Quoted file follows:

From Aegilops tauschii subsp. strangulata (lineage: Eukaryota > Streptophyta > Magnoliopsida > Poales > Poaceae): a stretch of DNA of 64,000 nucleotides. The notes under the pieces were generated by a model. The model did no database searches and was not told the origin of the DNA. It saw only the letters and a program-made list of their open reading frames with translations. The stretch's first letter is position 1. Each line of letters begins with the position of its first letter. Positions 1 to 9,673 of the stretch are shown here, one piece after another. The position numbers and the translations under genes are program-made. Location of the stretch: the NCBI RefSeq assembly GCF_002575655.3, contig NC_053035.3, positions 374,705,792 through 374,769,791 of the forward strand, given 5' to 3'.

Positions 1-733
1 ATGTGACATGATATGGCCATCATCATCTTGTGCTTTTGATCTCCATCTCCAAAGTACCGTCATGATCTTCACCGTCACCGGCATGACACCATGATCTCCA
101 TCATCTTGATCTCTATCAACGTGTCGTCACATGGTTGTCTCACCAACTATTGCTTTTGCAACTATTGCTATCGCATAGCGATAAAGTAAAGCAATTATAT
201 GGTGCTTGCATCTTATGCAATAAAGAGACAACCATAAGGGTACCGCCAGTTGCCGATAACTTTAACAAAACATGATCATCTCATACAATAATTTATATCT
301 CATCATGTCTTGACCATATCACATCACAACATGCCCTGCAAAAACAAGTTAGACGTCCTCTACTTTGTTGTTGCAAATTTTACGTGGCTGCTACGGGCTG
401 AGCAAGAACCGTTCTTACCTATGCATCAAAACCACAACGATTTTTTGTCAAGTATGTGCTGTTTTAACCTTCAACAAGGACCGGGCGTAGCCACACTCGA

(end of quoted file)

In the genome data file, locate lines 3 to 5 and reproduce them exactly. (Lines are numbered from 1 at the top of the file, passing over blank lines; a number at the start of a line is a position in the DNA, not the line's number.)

1 ATGTGACATGATATGGCCATCATCATCTTGTGCTTTTGATCTCCATCTCCAAAGTACCGTCATGATCTTCACCGTCACCGGCATGACACCATGATCTCCA
101 TCATCTTGATCTCTATCAACGTGTCGTCACATGGTTGTCTCACCAACTATTGCTTTTGCAACTATTGCTATCGCATAGCGATAAAGTAAAGCAATTATAT
201 GGTGCTTGCATCTTATGCAATAAAGAGACAACCATAAGGGTACCGCCAGTTGCCGATAACTTTAACAAAACATGATCATCTCATACAATAATTTATATCT